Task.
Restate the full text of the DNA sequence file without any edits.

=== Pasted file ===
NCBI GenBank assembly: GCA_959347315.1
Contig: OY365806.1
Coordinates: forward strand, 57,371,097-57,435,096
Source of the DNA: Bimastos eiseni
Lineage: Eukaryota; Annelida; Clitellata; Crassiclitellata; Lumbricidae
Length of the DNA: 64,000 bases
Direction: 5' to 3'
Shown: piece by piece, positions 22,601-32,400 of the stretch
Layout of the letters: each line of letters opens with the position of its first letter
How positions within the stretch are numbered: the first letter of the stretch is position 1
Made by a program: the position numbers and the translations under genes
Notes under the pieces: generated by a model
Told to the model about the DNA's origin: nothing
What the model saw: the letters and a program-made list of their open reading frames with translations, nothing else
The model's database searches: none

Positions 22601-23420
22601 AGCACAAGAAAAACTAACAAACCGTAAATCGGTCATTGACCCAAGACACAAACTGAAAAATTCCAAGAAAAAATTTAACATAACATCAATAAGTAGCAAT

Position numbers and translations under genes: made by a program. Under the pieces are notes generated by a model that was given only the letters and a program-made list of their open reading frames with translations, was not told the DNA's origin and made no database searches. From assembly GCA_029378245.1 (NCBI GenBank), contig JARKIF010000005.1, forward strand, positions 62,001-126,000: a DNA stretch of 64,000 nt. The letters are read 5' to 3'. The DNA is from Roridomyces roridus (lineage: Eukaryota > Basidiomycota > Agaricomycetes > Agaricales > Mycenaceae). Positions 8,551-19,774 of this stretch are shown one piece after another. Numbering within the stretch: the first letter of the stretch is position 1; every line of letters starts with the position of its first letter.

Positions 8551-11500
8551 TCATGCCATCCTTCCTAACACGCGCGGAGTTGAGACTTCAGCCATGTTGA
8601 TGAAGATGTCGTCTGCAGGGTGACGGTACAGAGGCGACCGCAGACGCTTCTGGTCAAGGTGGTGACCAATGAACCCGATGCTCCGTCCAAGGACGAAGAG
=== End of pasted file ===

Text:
NCBI GenBank assembly: GCA_959347315.1
Contig: OY365806.1
Coordinates: forward strand, 57,371,097-57,435,096
Source of the DNA: Bimastos eiseni
Lineage: Eukaryota; Annelida; Clitellata; Crassiclitellata; Lumbricidae
Length of the DNA: 64,000 bases
Direction: 5' to 3'
Shown: piece by piece, positions 22,601-32,400 of the stretch
Layout of the letters: each line of letters opens with the position of its first letter
How positions within the stretch are numbered: the first letter of the stretch is position 1
Made by a program: the position numbers and the translations under genes
Notes under the pieces: generated by a model
Told to the model about the DNA's origin: nothing
What the model saw: the letters and a program-made list of their open reading frames with translations, nothing else
The model's database searches: none

Positions 22601-23420
22601 AGCACAAGAAAAACTAACAAACCGTAAATCGGTCATTGACCCAAGACACAAACTGAAAAATTCCAAGAAAAAATTTAACATAACATCAATAAGTAGCAAT

Position numbers and translations under genes: made by a program. Under the pieces are notes generated by a model that was given only the letters and a program-made list of their open reading frames with translations, was not told the DNA's origin and made no database searches. From assembly GCA_029378245.1 (NCBI GenBank), contig JARKIF010000005.1, forward strand, positions 62,001-126,000: a DNA stretch of 64,000 nt. The letters are read 5' to 3'. The DNA is from Roridomyces roridus (lineage: Eukaryota > Basidiomycota > Agaricomycetes > Agaricales > Mycenaceae). Positions 8,551-19,774 of this stretch are shown one piece after another. Numbering within the stretch: the first letter of the stretch is position 1; every line of letters starts with the position of its first letter.

Positions 8551-11500
8551 TCATGCCATCCTTCCTAACACGCGCGGAGTTGAGACTTCAGCCATGTTGA
8601 TGAAGATGTCGTCTGCAGGGTGACGGTACAGAGGCGACCGCAGACGCTTCTGGTCAAGGTGGTGACCAATGAACCCGATGCTCCGTCCAAGGACGAAGAG